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Re: same query, different execution, different performance

by runrig (Abbot)
on Feb 14, 2012 at 02:12 UTC ( #953586=note: print w/ replies, xml ) Need Help??


in reply to same query, different execution, different performance

Update: The OP is cross-posted at StackOverflow (Additional update: And on the DBI-users mailing list)

The db can only use the index if the parameter does not begin with a wildcard. The db can not know at prepare time whether or not your parameter will start with a wildcard. So when it makes the query plan at prepare time, it doesn't know whether or not it can use the index.

This is one of those times when it's best to not prepare the statement with bind parameters. But use $dbh->quote(...) on your parameter and just inline it into the SQL.


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Re^2: same query, different execution, different performance
by afoken (Parson) on Feb 14, 2012 at 08:43 UTC
    This is one of those times when it's best to not prepare the statement with bind parameters. But use $dbh->quote(...) on your parameter and just inline it into the SQL.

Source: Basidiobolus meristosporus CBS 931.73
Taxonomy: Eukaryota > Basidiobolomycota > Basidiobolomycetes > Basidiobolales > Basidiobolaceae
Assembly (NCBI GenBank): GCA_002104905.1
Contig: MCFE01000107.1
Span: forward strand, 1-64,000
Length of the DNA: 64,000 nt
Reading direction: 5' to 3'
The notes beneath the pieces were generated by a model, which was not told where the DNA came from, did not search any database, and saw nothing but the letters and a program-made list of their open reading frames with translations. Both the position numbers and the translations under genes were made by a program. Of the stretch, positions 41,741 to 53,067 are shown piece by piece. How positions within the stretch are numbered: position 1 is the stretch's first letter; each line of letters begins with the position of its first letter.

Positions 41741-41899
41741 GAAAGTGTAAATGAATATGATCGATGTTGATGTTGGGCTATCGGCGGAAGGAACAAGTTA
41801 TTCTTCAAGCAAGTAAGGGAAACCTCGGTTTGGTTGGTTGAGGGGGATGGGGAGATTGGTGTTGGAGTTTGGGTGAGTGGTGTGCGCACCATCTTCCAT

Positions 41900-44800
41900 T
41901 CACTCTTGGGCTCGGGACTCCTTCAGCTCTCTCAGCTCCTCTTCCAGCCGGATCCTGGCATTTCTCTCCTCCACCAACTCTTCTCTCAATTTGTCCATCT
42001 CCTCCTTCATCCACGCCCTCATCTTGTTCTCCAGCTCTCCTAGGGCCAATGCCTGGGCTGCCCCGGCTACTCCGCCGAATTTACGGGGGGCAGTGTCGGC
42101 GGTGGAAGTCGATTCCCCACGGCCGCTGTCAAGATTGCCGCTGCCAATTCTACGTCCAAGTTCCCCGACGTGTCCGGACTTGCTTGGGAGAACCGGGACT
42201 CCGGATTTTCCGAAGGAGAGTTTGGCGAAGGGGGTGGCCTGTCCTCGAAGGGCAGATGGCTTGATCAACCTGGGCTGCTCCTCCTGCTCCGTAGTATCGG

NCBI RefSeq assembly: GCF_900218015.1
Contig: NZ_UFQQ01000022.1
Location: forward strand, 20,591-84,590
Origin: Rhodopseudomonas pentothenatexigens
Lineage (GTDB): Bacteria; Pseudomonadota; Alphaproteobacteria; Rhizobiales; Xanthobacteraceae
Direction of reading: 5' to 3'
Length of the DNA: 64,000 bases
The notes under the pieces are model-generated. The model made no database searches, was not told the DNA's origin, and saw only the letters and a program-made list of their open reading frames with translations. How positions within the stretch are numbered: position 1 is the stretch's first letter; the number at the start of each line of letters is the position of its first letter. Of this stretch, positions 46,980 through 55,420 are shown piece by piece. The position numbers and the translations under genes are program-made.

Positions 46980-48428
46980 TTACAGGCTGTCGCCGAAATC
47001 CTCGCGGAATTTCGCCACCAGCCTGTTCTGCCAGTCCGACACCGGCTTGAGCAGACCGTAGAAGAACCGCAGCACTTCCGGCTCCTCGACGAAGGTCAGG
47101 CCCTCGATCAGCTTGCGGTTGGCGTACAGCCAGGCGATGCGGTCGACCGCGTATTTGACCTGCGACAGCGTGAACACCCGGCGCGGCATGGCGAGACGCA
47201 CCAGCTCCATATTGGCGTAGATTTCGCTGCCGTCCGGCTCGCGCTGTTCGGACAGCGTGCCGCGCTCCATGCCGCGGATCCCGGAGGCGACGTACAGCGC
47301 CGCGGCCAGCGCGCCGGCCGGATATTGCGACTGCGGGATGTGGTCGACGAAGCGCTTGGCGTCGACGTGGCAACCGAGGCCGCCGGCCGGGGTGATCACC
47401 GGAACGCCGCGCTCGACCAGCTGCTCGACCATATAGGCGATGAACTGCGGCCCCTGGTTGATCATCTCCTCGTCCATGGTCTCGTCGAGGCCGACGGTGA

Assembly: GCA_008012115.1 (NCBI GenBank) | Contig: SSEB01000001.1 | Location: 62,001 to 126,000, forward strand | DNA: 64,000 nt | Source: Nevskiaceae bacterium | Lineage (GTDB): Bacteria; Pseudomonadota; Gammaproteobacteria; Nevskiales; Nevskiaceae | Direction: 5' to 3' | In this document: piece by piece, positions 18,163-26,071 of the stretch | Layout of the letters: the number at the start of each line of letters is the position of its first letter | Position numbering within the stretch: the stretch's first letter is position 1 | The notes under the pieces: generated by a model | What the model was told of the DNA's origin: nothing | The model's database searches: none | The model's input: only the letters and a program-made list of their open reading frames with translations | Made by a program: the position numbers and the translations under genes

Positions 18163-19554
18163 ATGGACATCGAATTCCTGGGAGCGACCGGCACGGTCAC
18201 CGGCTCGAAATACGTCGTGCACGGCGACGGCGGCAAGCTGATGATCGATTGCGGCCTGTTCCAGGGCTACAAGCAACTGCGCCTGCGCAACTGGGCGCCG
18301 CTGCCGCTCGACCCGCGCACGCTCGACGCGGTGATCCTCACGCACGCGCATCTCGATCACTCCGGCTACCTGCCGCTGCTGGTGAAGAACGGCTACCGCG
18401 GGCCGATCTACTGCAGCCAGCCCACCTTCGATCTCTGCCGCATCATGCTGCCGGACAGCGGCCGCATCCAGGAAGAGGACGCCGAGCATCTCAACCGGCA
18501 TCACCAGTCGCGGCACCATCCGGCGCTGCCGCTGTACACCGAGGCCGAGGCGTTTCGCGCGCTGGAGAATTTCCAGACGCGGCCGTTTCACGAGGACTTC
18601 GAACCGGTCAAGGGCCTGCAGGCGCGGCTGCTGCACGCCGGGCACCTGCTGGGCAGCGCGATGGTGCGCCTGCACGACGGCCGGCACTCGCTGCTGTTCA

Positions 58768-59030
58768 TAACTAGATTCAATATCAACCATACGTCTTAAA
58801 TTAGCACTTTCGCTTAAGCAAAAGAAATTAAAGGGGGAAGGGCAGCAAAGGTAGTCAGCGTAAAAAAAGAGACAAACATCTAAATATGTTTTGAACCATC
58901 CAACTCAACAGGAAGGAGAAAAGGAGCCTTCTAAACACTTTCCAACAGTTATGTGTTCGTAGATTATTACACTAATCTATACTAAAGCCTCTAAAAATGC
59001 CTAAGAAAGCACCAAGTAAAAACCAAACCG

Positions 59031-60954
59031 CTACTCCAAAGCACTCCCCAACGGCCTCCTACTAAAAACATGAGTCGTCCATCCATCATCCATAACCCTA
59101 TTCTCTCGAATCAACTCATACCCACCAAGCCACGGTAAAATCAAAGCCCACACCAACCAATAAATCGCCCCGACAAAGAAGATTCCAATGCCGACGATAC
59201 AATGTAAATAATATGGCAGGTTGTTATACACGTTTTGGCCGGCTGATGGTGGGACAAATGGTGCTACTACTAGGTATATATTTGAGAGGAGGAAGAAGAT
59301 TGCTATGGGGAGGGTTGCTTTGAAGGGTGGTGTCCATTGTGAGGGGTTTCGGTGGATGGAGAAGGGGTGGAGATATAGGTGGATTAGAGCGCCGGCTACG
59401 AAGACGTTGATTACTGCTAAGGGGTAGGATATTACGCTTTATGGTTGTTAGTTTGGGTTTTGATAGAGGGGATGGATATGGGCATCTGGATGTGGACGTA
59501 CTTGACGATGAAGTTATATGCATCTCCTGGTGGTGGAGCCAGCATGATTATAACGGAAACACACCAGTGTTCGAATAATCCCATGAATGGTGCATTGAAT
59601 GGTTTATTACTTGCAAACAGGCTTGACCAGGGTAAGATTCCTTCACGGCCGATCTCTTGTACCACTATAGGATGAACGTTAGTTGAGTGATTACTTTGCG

Don't even think about $dbh->quote(), use SUBSTR instead of LIKE whenever you need to test the start of a string against a LIKE-pattern.

    Alexander

    --
    Today I will gladly share my knowledge and experience, for there are no sweeter words than "I told you so". ;-)
      Don't even think about $dbh->quote(), use SUBSTR instead of LIKE whenever you need to test the start of a string against a LIKE-pattern

      First, sometimes you should think about using quote(). Second, if you use SUBSTR(), again, the database won't use the index on the column, unless your database supports function based indexes (and I assume Postgres does and that there's an index on Lower(a)), and you have a function based index on the column, etc.

        No, it just depends on the query optimizer. Some databases have query optimizers that know how to use an index when told "LIKE 'blah%'". Some database have query optimizers that know how to use an index when told the equivalent thing using SUBSTR(). Some databases have optimizers that know how to do both. Some neither.

        - tye        

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